Police shoot dead 18 during protests in Kashmir

Media reports of Koran desecration in the US stoke anger in Kashmir

Police have shot dead 18 civilians in the deadliest day in Indian-administered Kashmir since protests erupted three months ago.

A policeman was also killed when he was run over by a lorry.

The BBC's Altaf Hussain in Srinagar says reports of Koran desecration in the US have stoked anger.

Scores of Kashmiris have now died since June, when anti-India protests broke out after police shot dead a teenager.

In Monday's protests, thousands of people defied curfews and took to the streets, chanting anti-India and anti-US slogans and burning effigies of US President Barack Obama, our correspondent says.

An angry mob set fire to several government buildings and a Protestant-run school, as well as attacking a police station, he adds.

Police fired live ammunition to break up the demonstrations, and confirmed that 18 civilians had been killed.

Several of the deaths were reported to have occurred in Budgam district, with others reported in the village of Tangmarg, where the school was burned.

One of those killed was a student aged 12 or 13, our correspondent says.

Analysis

Anti-India feeling has always been strong among the Muslim majority in Indian-administered Jammu and Kashmir.

Like many other Muslims across the world, they also share anti-American sentiments. So there is nothing unusual about Monday's protests over the reported desecration of a Koran in the US.

But Kashmir has been simmering with anger since the killing of a teenager by the police in June.

People protesting against events in the US chanted slogans against India as well. Anger against India and the US became mixed.

Anger against the US may subside soon, but the killings have ensured that hatred against India has been re-inforced.

More than 100 people are also reported to have been wounded, some seriously, he adds.

Meanwhile, a policeman died after he was run over by a lorry driven by demonstrators in the town of Humahama.

The attack on the missionary school was condemned by separatist leader Syed Ali Shah Geelani - who has been put under house arrest by Indian authorities.

"I urge the Muslims to protect members of [the] minority community and their religious places. We should at any cost maintain the age-old communal harmony and brotherhood for which Kashmir is known the world over," he said.

A curfew was also imposed in the town of Poonch in Indian-administered Kashmir on Monday following violent protests, Indian officials said.

Protesters stoned government vehicles and clashed with security forces when they were stopped from moving towards a Christian church, police said.

Police dispersed the protesters using teargas and more than a dozen people were reported to be injured.

The Indian government said it was "deeply distressed" by the violence.

In a statement following a cabinet meeting on Monday, the government expressed its "profound grief at the loss of life and offers its sincere condolences to the bereaved families".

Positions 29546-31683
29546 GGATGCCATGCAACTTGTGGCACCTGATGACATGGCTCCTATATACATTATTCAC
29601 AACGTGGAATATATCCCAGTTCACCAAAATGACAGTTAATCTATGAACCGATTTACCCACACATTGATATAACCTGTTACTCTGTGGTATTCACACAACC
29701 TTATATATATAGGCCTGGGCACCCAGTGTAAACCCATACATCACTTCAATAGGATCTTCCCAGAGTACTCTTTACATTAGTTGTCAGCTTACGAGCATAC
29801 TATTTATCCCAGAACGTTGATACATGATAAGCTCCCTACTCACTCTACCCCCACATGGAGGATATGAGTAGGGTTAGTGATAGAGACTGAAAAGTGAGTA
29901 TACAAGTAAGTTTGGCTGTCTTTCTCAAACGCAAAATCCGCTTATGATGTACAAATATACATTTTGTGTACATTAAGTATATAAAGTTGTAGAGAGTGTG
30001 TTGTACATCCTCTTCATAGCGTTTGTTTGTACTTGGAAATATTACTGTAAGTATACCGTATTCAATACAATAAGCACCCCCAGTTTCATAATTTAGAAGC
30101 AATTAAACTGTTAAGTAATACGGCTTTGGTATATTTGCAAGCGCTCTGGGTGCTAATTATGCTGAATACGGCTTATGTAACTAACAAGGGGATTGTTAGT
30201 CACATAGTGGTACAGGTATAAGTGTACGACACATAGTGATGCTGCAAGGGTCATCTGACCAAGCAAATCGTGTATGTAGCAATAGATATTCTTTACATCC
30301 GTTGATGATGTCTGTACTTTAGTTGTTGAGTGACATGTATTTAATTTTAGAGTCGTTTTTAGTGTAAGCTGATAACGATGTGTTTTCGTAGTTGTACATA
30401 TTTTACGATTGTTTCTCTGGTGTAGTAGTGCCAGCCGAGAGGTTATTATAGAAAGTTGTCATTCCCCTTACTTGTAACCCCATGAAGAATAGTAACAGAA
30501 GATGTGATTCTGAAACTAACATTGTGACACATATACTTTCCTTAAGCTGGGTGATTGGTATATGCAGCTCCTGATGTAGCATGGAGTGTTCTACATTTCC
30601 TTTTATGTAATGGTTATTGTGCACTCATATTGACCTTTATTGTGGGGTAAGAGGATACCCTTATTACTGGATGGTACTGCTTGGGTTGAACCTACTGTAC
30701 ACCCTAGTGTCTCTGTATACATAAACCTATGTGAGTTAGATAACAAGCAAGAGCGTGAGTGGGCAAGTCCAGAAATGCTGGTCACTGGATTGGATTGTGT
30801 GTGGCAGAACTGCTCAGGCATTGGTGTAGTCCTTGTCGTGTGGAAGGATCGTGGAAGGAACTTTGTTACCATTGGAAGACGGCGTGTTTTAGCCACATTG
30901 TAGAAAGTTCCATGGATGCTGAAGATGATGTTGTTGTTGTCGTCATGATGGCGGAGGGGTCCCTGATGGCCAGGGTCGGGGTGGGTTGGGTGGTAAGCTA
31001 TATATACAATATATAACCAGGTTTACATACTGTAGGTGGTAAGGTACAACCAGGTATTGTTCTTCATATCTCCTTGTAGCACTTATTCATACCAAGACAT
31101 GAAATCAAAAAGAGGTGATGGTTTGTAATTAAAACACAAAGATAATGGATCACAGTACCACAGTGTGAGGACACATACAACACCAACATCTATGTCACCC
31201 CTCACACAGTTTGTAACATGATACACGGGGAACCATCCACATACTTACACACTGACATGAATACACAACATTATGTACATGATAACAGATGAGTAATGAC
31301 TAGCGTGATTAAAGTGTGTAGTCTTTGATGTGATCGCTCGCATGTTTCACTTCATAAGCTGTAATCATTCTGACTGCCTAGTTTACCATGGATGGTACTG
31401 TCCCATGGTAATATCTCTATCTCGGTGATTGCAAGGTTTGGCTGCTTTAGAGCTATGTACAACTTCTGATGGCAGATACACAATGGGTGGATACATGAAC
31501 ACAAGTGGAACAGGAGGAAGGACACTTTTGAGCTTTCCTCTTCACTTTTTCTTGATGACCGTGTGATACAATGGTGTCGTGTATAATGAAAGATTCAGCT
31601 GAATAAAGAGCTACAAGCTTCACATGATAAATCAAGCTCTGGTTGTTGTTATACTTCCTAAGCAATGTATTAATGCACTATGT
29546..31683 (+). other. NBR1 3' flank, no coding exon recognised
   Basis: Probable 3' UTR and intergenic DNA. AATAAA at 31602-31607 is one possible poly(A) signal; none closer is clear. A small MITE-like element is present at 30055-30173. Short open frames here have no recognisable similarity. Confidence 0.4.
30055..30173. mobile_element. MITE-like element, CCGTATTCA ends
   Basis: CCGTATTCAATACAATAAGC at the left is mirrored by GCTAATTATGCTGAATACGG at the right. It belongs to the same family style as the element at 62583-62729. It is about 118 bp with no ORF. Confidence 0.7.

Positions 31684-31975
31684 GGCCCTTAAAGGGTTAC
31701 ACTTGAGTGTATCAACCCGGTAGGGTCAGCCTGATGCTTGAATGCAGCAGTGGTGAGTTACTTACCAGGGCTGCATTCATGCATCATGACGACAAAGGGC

SUMMER OF DISCONTENT

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• On 11 June, a 17-year-old student dies after being hit by a tear gas shell during a protest in Srinagar.

• Violent anti-India street protests erupt across the region.

• Muslim separatist leader Syed Ali Shah Geelani is placed under house arrest.

• On 7 September a curfew is imposed in Srinagar by Indian authorities.

• Death toll from protests rises to 69 by early September.

• Reports of Koran desecration in the US trigger fresh protests on 13 September, leaving 15 more dead.

An indefinite curfew remains in place in Srinagar and other major towns in the region.

The measures were imposed after mass protests against Indian rule on Saturday again turned violent.

Tensions heightened

A plan by a Florida church to burn copies of the Koran during the 9/11 anniversary caused outrage across the Muslim world, but was eventually called off.

However, reports that pages had been torn from a Koran outside the White House over the weekend reignited the controversy and further heightened tensions in the Kashmir Valley.

Kashmir has been a flashpoint between India and Pakistan for more than 50 years.

In Delhi on Monday, the Indian cabinet resisted calls to partially lift a 20-year-old emergency law that shields their forces from prosecution.

Instead it called an all-party meeting for Wednesday to discuss solutions to the latest violence in Kashmir.

Human rights activists say the Armed Forces Special Powers Act, which also grants powerful search and seizure powers, is often misused by Indian police and paramilitaries.

Kashmir chief minister Omar Abdullah had urged the government to withdraw the act, but has met with strong resistance from the Indian military.

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